China Remembers by Lijia Zhang

Finally read it!

See my earlier post:

So I made it to the end of the new book. Fascinating.
China Remembers by Zhang Lijia and Calum MacLeod groups 33 contributions from Chinese and foreign residents in China, arranged to give insight into the history of the People’s Republic and leavened with introductions to guide the reader through the complexities of its political campaigns.

About the author:
Lijia Zhang – writer, journalist, social commentator and public speaker

Her novel Lotus:

How to buy

China Remembers: The PRC’s first 50 years, told through extraordinary personal journeys
by Zhang Lijia und Calum MacLeod (Author)
Format: Kindle Edition:
The printed version came out in 1999, and the digital version came out in 2020.
Printed second hand copy is available on Amazon of the 1999 version.

See screenshot and here the link:

My report

I was very impressed with it, the book should receive more media attention while obviously some Chinese officials would not be pleased as it addresses too many issues it does not want to be talked about.
For me, a lot of the content is familiar as I know quite a bit about the turbulent past of the “New China”. But I learned a lot.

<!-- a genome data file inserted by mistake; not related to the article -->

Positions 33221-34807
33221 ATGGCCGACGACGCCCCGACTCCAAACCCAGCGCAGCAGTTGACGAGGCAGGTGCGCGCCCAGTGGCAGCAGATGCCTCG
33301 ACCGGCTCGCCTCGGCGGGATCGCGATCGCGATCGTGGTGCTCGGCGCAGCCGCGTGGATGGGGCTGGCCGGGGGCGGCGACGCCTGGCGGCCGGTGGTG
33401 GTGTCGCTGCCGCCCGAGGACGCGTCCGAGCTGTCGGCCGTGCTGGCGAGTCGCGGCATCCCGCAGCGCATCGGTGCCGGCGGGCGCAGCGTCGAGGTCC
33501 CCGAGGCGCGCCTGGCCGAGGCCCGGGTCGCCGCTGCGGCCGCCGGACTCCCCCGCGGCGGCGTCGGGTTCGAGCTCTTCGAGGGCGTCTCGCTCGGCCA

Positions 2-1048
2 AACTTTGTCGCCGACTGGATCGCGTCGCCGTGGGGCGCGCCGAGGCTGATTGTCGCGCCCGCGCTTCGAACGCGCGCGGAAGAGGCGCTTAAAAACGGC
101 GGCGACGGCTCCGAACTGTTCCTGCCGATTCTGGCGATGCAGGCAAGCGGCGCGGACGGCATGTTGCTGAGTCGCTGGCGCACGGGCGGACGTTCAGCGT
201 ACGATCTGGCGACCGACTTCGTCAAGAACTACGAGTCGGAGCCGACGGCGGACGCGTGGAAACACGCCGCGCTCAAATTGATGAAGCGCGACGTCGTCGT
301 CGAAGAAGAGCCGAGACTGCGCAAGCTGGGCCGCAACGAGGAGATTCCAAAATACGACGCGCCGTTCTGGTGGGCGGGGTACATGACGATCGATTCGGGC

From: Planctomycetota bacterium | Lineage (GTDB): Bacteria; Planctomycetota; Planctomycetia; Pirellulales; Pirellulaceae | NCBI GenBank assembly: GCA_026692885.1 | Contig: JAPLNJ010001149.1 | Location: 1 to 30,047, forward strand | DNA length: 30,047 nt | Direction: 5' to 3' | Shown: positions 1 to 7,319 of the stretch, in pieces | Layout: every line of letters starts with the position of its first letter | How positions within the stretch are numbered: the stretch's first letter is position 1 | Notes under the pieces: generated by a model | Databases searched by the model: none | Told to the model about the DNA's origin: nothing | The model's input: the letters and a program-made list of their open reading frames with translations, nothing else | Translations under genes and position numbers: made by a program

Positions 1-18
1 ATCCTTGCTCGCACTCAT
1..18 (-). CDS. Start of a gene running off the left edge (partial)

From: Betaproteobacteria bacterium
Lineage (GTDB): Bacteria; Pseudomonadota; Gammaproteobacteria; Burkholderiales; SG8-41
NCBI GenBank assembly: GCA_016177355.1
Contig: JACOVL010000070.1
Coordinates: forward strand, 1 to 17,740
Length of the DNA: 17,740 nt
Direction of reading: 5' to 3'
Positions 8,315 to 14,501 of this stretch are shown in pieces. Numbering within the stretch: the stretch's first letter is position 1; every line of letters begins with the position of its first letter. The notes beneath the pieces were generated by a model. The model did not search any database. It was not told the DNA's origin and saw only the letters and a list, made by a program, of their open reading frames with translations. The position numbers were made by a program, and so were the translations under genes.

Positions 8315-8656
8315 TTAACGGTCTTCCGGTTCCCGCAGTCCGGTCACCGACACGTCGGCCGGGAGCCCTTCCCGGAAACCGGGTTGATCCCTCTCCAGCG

I think any so-called sinologist (sinologue) should read the book before pretending they understand modern China. A translation into Chinese would be great as many Chinese, especially the younger generation, know little or nothing about the difficult periods China went through to become the world power it is today.

Remarkable is that many of the people who suffered a lot still remain supportive of the government and the party.
Yes, the book is a must read and is an important legacy to preserve history.

Some remarks

– The contributions by the people interviewed could be dated to better understand the historical context. Something simple like “Interview with XYZ, dated March 1997”.
– Omission
In “Making Revolution” the adopted daughter of Zhou Enlai was not named. It is Sun Weishi, our auntie.
In “Entering the World” it is mentioned Li Peng was the adopted son of Zhou Enlai. We knew that was a false rumor that circulated a lot. Later on Li Peng officially admitted it was not true. Zhou and Li were not so close. Only Sun Weishi was really the “adopted” one. They were very close.
– An index at the end with in particular names of people and important historical events would be nice.
– Printed version: a new and updated printed version would be nice.

Congratulations for this great book. A must read!
I am now reading her book Socialism is Great. Keep posted for my review.

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